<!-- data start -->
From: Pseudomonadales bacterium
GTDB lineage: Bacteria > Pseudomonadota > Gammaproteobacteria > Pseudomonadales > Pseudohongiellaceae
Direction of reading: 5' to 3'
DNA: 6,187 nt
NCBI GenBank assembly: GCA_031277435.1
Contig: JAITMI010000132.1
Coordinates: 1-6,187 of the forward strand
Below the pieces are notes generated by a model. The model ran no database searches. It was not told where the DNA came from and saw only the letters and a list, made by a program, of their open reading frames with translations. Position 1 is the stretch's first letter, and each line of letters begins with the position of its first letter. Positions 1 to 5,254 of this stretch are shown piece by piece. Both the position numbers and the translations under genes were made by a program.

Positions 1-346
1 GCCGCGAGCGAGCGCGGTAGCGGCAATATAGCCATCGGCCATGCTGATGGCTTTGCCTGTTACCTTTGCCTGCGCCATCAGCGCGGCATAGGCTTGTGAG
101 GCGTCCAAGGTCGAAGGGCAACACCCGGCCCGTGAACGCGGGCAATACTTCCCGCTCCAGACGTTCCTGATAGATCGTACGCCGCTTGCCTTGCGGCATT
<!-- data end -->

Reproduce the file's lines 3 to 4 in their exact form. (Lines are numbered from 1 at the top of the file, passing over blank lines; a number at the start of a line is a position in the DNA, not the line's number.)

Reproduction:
Direction of reading: 5' to 3'
DNA: 6,187 nt